Before I moved so far north, I didn't realize how much I would be affected each year by the two halves of it: the first half which heralds the return of the light to its zenith and the second half which is the long slow descent into darkness. It sounds depressing, but the other side is knowing that the return of the light always follows. The point of this, however, is that midsummer celebrations are not exactly a high point for me, though they're probably the best-loved holiday for every Swede on the planet. I, on the other hand, am much more excited about the solstice that falls deep in the heart of winter, which to me is a signal for hope and rebirth.
It's not that I don't appreciate the rest of the summer or the long slow days or the sunshine that we are blessed with during the rest of the growing season, it's just that I know we're moving away now, turning gradually aside, decelerating.
For Swedes, midsummer is about gathering flowers to put under your pillow (7 kinds) so that you will dream about who you will marry. It's about the red stitching of poppies on the hems of every field and the tall spikes of lupines in their star-leaved clusters. It's the raising of that old fertility symbol, the midsummer pole, wrapped in green leaves and flowers, and the dancing that follows. It's the entrenched menu that every single table boasts: herring and new potatoes, meatballs and small sausages, and sun-drenched strawberries with cream and sugar.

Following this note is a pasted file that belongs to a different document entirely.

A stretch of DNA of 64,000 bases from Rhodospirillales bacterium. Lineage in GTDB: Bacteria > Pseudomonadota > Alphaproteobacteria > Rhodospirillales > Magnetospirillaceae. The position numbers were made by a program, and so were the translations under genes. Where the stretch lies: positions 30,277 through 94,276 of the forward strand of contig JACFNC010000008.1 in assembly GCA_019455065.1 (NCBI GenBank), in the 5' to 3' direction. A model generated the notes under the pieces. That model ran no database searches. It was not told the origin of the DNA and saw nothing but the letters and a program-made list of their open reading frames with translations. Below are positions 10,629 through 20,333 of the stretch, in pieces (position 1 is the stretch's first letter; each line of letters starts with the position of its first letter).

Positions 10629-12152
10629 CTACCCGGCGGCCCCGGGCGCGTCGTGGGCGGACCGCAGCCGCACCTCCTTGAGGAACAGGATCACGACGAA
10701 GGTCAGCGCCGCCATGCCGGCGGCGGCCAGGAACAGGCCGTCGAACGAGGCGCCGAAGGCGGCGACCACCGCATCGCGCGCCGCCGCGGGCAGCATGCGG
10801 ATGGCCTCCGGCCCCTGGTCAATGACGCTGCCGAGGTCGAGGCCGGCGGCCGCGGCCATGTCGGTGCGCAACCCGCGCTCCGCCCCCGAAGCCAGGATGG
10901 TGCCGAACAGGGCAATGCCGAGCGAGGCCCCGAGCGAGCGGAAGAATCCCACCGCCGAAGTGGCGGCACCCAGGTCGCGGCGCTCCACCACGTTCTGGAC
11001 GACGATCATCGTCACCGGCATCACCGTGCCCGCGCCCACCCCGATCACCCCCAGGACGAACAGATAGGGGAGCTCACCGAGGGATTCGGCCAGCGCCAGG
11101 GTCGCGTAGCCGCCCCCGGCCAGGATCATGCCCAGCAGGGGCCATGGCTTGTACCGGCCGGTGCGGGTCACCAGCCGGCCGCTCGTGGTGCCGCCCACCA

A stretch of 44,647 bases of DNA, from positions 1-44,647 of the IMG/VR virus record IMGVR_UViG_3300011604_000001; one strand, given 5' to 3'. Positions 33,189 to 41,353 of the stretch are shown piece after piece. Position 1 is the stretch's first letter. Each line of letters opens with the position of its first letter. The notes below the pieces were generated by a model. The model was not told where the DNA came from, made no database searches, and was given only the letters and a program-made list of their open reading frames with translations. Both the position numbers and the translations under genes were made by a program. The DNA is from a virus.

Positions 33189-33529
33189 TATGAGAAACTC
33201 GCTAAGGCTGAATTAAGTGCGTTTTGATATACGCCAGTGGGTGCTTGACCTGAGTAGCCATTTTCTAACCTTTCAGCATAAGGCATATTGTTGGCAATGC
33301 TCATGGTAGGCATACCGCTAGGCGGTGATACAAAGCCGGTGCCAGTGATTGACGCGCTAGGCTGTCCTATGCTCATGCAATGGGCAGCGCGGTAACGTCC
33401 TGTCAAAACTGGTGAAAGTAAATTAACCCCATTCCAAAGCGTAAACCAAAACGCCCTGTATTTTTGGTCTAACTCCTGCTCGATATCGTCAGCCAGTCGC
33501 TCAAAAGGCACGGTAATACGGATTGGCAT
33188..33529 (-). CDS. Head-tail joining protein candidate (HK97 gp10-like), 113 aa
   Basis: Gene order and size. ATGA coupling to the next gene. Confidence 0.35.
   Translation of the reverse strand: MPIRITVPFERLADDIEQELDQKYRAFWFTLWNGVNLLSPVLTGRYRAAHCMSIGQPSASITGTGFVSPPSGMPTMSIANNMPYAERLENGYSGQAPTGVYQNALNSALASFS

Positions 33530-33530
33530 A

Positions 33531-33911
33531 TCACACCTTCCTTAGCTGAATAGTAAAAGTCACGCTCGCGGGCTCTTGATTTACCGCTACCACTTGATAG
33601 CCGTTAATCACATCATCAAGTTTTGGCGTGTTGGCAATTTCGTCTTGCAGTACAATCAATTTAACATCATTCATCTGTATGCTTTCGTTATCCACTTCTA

But most of all, it's about the light that affects them, and has affected them from birth in this northern clime, much more than it does me, a relatively recent transplant. The awareness of the light, I think, must be an integral part of their cellular make-up, much more so than blond hair and blue eyes and planed viking cheekbones. What they are celebrating, and what I am celebrating with them, is a thank you to the sun for the first half of the year, for returning and rebuilding and regrowing and lightening the way, and the appreciation of the knowledge that though it now begins to recede, it will not forsake, but come again.